As the bow is flat, the kotak can ride choppy waters better but, as Law pointed out, a flat bow also reduces the speed of the kotak – so it cannot move as fast as vessels with sharp bows which produce less water friction.
“We have made comparisons. The new type of fishing boat is three times faster than the kotak,” said Law who started fishing in the kotak when he was only 17.
Apart from speed, small size is another reason why the kotaks are being abandoned. The modern fishing boats, measuring 60-feet long and 18-feet wide, are twice the size of the kotaks which are just 36-feet long and 10-feet wide.
“With bigger boats, we also have bigger storage for our catch. The kotak is really too small and too slow,” Law said.
However, in the 60’s and 70’s when the kotaks were the workhorse of the Henghua fishing community, even the number of colours painted on the boats was significant.
The kotaks from Sungai Apong and Bintawa were distinguished by the number of their colour stripes. The hulls of Sungai Apong kotaks were painted with seven colour stripes that radiated from the centre.
It could be any colour — red, green, black, white, yellow or blue – and arranged according to sequence. For example, red-green-white-yellow-white-green-red.
For the Bintawa fleet, the colours must consist of five shades, of which the first and last must be red.
Kotaks from both communities had a big wooden round eye fixed on each side of the front hull near the bow. And there must also be a sculpture of a fish on each side of the bow as well as that of a white anchor on the flat bow itself.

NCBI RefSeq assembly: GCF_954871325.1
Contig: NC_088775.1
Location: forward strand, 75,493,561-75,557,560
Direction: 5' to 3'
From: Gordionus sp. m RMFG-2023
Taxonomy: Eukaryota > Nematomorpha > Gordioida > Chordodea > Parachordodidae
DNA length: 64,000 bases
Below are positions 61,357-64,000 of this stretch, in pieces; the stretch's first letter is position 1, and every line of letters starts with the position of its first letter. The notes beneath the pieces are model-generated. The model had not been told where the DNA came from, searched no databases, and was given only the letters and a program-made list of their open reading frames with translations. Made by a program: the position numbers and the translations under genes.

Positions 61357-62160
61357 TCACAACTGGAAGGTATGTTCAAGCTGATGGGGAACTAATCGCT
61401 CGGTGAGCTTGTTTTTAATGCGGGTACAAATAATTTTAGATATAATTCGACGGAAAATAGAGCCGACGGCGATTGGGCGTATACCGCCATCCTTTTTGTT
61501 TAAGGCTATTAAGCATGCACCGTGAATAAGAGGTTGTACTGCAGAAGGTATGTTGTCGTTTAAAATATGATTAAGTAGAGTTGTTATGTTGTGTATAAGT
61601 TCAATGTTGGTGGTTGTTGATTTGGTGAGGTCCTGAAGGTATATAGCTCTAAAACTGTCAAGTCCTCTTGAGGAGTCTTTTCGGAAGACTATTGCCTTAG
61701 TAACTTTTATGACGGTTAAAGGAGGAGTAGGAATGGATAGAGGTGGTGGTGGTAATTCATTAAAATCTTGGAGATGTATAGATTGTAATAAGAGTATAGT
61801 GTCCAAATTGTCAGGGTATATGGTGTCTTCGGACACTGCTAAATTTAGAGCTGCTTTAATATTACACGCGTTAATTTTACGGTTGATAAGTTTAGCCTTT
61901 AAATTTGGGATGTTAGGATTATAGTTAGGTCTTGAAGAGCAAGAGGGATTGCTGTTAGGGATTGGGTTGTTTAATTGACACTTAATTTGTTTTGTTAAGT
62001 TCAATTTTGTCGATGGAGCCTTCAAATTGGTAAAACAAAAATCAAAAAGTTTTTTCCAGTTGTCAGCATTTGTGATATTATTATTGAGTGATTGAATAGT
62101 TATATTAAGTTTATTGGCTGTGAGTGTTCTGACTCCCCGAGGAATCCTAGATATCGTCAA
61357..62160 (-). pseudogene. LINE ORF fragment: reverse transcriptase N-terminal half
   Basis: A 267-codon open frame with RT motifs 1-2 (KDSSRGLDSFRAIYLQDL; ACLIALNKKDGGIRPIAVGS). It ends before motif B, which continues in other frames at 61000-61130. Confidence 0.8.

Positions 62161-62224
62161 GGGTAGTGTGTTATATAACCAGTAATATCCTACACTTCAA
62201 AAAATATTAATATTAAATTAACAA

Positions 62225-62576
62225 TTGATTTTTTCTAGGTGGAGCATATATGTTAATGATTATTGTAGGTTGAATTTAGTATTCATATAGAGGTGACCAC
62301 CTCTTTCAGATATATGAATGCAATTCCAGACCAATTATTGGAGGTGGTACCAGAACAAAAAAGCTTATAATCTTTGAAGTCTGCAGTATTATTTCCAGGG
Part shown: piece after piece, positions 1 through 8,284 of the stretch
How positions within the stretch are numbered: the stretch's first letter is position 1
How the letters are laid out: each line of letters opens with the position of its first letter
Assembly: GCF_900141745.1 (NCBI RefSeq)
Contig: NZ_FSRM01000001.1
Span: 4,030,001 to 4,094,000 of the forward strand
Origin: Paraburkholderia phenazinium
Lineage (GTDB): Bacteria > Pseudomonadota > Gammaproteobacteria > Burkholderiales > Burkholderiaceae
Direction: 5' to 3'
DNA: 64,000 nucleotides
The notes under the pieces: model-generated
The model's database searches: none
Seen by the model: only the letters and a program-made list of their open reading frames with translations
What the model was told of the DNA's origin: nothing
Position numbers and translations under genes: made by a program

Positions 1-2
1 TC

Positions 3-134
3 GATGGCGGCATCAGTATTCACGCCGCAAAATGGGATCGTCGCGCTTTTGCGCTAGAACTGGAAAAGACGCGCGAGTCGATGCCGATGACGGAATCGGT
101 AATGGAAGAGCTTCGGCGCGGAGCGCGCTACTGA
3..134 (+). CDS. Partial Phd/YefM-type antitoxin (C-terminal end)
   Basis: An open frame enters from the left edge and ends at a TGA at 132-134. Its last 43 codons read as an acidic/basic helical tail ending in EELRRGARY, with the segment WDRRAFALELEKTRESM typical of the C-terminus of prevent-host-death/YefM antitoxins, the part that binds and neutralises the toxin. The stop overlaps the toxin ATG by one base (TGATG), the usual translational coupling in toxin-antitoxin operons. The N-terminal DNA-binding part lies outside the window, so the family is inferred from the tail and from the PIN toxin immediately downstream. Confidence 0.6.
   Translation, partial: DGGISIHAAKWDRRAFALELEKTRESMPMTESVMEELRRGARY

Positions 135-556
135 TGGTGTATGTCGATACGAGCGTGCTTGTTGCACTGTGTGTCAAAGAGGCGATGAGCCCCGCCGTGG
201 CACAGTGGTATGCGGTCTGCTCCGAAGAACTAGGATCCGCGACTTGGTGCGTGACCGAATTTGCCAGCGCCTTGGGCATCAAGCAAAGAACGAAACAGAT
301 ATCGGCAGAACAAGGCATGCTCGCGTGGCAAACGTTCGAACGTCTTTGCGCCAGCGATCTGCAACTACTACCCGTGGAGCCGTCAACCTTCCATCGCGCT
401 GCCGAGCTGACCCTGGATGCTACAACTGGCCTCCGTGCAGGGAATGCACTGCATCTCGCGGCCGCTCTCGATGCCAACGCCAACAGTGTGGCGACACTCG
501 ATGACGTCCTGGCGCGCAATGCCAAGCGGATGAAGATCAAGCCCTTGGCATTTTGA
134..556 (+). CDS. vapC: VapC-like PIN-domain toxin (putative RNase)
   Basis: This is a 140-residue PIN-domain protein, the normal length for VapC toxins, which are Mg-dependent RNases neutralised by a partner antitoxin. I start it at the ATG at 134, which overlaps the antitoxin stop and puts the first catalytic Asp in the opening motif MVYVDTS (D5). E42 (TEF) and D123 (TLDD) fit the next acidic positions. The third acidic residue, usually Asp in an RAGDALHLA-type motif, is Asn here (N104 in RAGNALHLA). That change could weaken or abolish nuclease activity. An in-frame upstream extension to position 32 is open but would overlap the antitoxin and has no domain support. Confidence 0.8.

“The eyes mean clear sight whereby fish can be spotted quickly and clearly. The fish sculptures on both sides of the bow project our hopes for a bountiful catch everytime we go out to sea,” explained Lim Chiew Kek, 56, a fisherman from Sungai Apong and also the last of the kotak fishing boat builders.
Transfer of skills
Lim’s father brought his boat-building skills with him when he migrated from Putian prefecture within Fujian province, China, to Sarawak in the 1930’s.
Eighty per cent of the kotaks which dominated the fishing scene in Sarawak during their heyday were made by the Lim family.
When his father passed away, his boat-building skills were not only inherited by Lim and his brother but also passed down to their Malay employees, some of whom have worked for them for up to five decades.
“Some of our long-time Malay workers also acquired the skills of building kotaks. They were responsible for 20 per cent of the fleet. But like us, they grow old, and when they passed away, there was no one to take over from them.
“The skills of building kotaks will vanish much faster than the boats themselves. The existing ones can last another 10 years. My brother and I have stopped building because there is now no demand.
“Moreover, our children are not picking up the skills because like most children of the kotak fishing communities, they have ventured into other fields,” Lim said.
But not all the children of kotak fishermen have abandoned their families’ boat-building tradition.
William Tan from Sungai Apong is one who has decided to stick to being a fisherman.
He stopped schooling at Form Two to help with his father’s fishing business because they couldn’t hire any workers. And he has been a fisherman ever since and will continue to be.
“Even though I’m just 20, I have been a fisherman for about six years already. I know the children of most fishermen do not follow in their parents’ footsteps.
“In fact, I’m the only young fisherman in Sungai Apong. It’s hard work but I have no regrets about giving up my studies to be fishermen,” he added.
For veterans like Law, the kotak is already a thing of the past. He sees no point in retaining this fishing boat of yore.
“It’s less effective and practical compared to modern fishing boats,” he said.